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Every cell in the body has receptors for thyroid hormones.


These hormones are responsible for the most basic aspects of body function, impacting all major systems of the body including the brain, the gut, the cardiovascular system, bone metabolism, red blood cell metabolism, gall bladder and liver function, steroid hormone production, glucose metabolism, lipid and cholesterol metabolism, protein metabolism and body temperature regulation. That’s why people with hypothyroidism experience everything from weight gain and depression to infertility, bone fractures and hair loss.







Thyroid-stimulating hormone is the hormone that’s secreted by the pituitary gland, and its job is to tell the thyroid gland how much thyroid hormone to produce. The pituitary is kind of like the control tower that monitors thyroid hormone levels in the blood, and if they’re low, what it will do is produce higher amounts of TSH, or thyroid-stimulating hormone. It’s kind of like shouting at the thyroid gland to tell it to make more thyroid hormone. On the other hand, if thyroid hormone levels are high in the bloodstream due to hyperthyroidism or maybe doses of thyroid medication that are too high, you’ll see TSH drop because the pituitary is naturally trying to limit the amount of thyroid hormone that’s produced by the thyroid gland.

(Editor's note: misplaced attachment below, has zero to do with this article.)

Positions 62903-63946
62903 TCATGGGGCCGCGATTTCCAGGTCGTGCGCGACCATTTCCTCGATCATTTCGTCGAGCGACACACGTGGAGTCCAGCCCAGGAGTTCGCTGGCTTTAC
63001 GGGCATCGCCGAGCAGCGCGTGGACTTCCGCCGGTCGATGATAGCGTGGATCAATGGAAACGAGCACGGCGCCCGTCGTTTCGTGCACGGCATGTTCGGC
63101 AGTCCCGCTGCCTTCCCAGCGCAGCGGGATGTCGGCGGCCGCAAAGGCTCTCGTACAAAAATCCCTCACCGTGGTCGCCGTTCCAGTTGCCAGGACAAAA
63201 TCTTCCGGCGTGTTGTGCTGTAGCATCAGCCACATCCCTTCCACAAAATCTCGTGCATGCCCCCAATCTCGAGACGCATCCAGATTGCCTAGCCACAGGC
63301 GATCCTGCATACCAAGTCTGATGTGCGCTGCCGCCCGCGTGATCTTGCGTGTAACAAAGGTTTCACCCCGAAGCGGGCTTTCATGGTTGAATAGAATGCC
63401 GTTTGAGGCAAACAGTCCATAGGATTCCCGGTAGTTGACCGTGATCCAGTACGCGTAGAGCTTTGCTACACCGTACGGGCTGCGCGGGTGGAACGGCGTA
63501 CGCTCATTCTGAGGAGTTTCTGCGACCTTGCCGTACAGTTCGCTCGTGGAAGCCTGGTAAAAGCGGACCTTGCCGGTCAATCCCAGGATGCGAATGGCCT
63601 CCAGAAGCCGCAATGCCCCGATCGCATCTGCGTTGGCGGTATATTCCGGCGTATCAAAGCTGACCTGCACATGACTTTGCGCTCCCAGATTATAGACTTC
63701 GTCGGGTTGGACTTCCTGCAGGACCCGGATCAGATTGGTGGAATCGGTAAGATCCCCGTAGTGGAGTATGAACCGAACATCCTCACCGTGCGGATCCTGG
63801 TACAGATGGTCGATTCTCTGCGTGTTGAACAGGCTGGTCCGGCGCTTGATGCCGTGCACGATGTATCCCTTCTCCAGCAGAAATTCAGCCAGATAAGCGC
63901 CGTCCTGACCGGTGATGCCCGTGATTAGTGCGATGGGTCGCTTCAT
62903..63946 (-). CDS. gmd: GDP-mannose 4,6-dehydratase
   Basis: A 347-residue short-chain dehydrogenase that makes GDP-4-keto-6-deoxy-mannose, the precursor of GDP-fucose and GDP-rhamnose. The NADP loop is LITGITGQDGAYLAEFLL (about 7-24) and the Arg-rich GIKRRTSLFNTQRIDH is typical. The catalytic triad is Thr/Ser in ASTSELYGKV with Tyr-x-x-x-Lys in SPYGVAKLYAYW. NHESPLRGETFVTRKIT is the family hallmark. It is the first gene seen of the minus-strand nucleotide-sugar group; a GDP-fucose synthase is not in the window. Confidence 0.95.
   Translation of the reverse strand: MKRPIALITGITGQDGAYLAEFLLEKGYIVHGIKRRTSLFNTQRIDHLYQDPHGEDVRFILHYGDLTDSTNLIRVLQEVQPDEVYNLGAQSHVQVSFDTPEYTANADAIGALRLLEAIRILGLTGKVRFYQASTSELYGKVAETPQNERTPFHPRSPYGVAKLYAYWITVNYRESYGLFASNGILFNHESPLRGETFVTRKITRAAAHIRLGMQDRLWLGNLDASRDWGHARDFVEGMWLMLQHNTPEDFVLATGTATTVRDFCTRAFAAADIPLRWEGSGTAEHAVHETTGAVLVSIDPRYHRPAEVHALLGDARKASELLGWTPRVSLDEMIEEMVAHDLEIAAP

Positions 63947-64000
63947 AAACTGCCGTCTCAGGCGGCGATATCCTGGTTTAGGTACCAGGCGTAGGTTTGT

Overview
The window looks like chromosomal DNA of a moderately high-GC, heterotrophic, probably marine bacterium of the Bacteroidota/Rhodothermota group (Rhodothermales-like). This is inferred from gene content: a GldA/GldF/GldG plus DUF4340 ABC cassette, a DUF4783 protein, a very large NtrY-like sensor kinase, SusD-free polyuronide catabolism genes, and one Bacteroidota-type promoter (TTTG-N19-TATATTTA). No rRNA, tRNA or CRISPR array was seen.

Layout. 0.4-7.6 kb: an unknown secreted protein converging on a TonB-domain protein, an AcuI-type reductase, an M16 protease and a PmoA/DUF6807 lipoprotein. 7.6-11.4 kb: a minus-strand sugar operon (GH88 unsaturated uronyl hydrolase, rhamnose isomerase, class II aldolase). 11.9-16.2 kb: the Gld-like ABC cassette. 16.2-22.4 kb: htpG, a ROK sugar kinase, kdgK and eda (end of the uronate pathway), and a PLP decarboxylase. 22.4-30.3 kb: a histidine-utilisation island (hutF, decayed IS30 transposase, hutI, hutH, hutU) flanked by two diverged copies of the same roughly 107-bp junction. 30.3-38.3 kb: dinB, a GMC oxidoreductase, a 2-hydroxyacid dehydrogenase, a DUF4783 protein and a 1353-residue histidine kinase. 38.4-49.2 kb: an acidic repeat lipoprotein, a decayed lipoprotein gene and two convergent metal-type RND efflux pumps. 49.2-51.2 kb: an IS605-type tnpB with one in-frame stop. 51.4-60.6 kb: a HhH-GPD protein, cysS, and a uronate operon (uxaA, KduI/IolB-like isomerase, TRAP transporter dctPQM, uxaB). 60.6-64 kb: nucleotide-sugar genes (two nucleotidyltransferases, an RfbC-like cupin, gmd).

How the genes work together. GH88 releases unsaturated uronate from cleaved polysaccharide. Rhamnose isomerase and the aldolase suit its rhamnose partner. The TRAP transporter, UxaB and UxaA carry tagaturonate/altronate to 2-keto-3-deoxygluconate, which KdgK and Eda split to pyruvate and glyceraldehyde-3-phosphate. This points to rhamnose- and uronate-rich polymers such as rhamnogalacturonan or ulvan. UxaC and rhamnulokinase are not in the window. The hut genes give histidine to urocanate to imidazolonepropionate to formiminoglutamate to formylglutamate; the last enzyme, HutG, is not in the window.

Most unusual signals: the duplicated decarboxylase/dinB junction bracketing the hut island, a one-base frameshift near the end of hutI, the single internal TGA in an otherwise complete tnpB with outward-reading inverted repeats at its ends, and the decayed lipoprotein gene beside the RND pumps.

thyroid butterfly

This video from the Thyroid Trust explains what dysfunction look like.


Top signs and symptoms of an underactive thyroid are – fatigue, cold intolerance, weight gain, constipation, dry skin, dry hair, dry mucous membranes, hair loss,, elevated cholesterol, easy bruising, melancholic depression, muscle aches, edema  (note that low body temperature is very non-specific)


If you have gut issues then you are also more likely to be hypothyroid and often thyroid issues can resolve if the gut is working well alongside a nourishing diet.


A full blood panel From Functional Dx is helpful (contact for more info on this) and if we know that you have an underactive thyroid then I would consider working on the following areas: -

-  Nutrition -ensuring your body has adequate vitamin and minerals in order to make & convert thyroid hormones

-  Investigate and improve any other issues– celiac, food sensitivities, inflammation, gut infections (auto-immunity)

- Toxins – there are many thyroid disruptors in our environment

- Lifestyle - sleep, exercise, relationships, stress etc

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